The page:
Occupational health hazards refer to the potential risks to the health and safety for those who work outside the home. According to the World Health Organization, this represents about 70% of adult men and up to 60% of adult women throughout the world, and an estimated additional 40 million adults enter the global workforce each year. Of course, the specific occupational hazards faced by this large and growing number of people depends on the region and its economic standing, but there are some of the common hazards faced by workers worldwide.
Topping the list internationally are structural failures and mechanical accidents. This includes structures vulnerable to adverse weather conditions, moving and/or unprotected parts of machinery, or general equipment failure. These occupational health hazards exist fairly equally in developed and undeveloped countries, regardless of industry.
One of the most common work-related injuries to occur globally is the development of musculoskeletal disorders caused by heavy lifting and performing tasks that require repetitive motions. These occupational health hazards are also responsible for the most incidents of disability claims, whether temporary, long-term, or permanent. Muscle injuries due to physical stress most often occur in occupations such as construction and farming, while repetitive motion injuries are most often sustained in environments related to services that typically involve heavy typing and data entry. Also grouped into this category are ergonomically poor working conditions and equipment.
Hearing loss is another hazard encountered by those who work in industries such as construction and manufacturing. In fact, hearing loss ranks with mechanical hazards in terms of being one of the most common occupational health hazards in both developed and developing countries. Typically, this problem occurs over time from chronic exposure to noisy machinery without the use of earmuffs designed to protecting hearing. Even long-term exposure to vibrations can contribute to hearing loss.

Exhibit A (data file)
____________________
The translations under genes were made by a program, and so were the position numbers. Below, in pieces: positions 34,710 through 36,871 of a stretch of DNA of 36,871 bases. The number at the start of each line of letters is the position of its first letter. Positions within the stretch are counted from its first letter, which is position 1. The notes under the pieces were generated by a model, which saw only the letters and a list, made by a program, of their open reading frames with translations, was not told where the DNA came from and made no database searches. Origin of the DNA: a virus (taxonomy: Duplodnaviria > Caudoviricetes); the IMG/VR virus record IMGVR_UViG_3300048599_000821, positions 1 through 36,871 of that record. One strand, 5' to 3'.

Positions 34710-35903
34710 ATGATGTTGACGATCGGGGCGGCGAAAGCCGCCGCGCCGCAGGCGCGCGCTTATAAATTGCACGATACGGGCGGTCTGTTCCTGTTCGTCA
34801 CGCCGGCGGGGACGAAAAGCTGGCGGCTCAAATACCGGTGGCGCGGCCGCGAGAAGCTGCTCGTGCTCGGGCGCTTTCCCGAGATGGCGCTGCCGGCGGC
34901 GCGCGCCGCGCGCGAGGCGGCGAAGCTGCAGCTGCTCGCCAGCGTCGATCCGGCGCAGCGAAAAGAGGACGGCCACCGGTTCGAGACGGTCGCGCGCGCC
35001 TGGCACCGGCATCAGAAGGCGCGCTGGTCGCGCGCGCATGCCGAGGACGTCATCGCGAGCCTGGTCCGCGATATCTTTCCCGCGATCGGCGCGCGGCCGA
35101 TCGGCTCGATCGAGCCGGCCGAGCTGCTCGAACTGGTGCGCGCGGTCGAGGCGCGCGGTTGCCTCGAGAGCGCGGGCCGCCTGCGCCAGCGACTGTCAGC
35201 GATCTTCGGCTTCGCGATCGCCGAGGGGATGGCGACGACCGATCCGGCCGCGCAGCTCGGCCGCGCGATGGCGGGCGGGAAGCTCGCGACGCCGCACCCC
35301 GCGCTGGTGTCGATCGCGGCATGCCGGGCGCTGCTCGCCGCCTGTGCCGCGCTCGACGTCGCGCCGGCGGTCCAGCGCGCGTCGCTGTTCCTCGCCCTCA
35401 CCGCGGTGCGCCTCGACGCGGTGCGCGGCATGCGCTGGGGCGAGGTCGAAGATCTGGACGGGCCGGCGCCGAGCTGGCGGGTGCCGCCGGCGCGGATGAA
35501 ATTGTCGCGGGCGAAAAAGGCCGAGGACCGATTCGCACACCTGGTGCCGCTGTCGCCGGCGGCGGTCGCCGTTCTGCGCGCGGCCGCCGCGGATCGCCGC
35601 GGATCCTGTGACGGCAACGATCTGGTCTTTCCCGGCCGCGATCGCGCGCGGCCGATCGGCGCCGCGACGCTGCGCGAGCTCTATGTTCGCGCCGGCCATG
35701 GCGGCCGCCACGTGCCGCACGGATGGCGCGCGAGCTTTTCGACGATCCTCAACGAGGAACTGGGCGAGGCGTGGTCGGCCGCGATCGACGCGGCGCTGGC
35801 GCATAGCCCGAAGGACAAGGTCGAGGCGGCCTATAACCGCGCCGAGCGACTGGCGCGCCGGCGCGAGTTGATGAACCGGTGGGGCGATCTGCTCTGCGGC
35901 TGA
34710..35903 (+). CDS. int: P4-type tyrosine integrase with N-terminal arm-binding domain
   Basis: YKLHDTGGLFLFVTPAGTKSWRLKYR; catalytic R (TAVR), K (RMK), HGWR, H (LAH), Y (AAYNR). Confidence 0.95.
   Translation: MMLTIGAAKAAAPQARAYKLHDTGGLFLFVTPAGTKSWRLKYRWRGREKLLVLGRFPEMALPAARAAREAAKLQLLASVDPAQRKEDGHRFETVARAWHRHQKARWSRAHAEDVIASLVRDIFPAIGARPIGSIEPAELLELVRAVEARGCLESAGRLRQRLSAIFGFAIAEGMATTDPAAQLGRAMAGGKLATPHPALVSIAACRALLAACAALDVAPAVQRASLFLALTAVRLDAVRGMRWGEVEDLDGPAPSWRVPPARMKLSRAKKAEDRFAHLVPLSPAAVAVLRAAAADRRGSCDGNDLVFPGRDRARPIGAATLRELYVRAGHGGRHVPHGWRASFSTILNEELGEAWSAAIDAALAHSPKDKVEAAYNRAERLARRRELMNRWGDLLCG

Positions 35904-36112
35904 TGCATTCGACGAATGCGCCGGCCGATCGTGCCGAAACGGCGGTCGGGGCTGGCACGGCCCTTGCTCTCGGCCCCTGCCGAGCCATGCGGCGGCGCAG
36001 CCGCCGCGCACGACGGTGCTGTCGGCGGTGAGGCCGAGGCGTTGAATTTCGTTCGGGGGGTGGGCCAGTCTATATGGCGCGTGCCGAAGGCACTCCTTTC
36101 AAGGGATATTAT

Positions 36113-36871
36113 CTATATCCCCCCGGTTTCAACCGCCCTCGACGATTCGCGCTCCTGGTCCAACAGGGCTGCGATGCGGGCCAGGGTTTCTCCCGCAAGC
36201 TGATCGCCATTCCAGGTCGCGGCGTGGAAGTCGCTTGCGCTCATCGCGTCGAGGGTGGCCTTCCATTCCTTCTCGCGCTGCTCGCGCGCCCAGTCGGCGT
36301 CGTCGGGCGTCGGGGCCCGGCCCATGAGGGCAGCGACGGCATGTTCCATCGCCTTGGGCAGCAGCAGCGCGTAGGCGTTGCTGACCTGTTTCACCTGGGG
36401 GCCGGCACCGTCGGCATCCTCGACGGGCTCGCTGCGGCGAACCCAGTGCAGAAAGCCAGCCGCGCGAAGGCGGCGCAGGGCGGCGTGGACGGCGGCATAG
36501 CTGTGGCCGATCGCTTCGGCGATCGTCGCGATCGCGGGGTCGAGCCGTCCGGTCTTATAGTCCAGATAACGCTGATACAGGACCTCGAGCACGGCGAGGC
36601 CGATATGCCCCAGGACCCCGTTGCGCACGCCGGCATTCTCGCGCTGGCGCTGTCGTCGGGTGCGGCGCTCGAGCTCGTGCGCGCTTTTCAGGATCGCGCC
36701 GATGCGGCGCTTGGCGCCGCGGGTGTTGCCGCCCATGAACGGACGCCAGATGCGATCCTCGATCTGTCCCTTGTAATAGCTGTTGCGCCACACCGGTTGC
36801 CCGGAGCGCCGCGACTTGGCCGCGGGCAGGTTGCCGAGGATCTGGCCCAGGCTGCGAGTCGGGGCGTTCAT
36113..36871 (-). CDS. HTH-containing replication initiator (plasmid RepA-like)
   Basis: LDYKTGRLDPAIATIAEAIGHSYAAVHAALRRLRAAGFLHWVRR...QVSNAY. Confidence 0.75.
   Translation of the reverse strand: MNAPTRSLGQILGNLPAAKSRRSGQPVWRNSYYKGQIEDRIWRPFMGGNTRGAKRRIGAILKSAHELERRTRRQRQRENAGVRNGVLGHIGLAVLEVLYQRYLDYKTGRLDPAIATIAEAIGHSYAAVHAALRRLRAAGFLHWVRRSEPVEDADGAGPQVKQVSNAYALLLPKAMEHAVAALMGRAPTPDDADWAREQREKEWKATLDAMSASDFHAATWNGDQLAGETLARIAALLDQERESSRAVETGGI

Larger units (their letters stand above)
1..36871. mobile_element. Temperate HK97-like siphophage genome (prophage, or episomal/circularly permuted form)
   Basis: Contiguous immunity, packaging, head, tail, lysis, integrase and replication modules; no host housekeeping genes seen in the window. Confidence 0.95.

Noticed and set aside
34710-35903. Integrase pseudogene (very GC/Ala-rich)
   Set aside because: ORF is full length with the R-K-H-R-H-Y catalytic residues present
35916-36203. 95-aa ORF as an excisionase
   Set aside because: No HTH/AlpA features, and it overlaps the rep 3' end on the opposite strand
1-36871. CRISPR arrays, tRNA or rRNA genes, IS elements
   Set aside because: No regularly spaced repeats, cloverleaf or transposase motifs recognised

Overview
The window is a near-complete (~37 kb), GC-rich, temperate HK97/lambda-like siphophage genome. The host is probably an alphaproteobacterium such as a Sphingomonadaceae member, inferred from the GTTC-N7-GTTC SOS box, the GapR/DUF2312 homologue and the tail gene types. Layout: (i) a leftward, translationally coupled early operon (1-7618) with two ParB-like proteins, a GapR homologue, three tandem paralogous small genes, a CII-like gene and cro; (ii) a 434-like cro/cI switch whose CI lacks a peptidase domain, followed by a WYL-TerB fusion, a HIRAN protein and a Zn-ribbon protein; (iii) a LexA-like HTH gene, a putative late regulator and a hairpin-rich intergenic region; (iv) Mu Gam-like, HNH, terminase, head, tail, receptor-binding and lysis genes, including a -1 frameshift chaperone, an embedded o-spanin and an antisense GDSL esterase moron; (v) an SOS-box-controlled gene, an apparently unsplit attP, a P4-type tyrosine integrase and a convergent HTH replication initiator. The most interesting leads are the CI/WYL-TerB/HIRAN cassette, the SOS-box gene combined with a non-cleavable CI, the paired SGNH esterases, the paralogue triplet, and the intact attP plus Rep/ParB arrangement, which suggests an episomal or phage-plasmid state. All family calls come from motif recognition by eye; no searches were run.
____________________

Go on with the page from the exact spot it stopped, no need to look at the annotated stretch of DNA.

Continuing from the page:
Exposure to chemicals and other biological agents account for one of the most common and most harmful occupational hazards that effect several industries. The health risks from these hazards include liver damage, cancer, and reproductive disorders from chronic exposure to pesticides, heavy metals, and corrosive substances. Health care workers are at particular risk for contracting diseases such as HIV/AIDS, tuberculosis, and hepatitis B and C. Others, such as those who work in agriculture, are at increased risk of infections caused by fungi and parasites. Other groups are affected by a high incidence of skin and respiratory disorders due to exposure to allergens such as mold, bacteria, and organic dusts.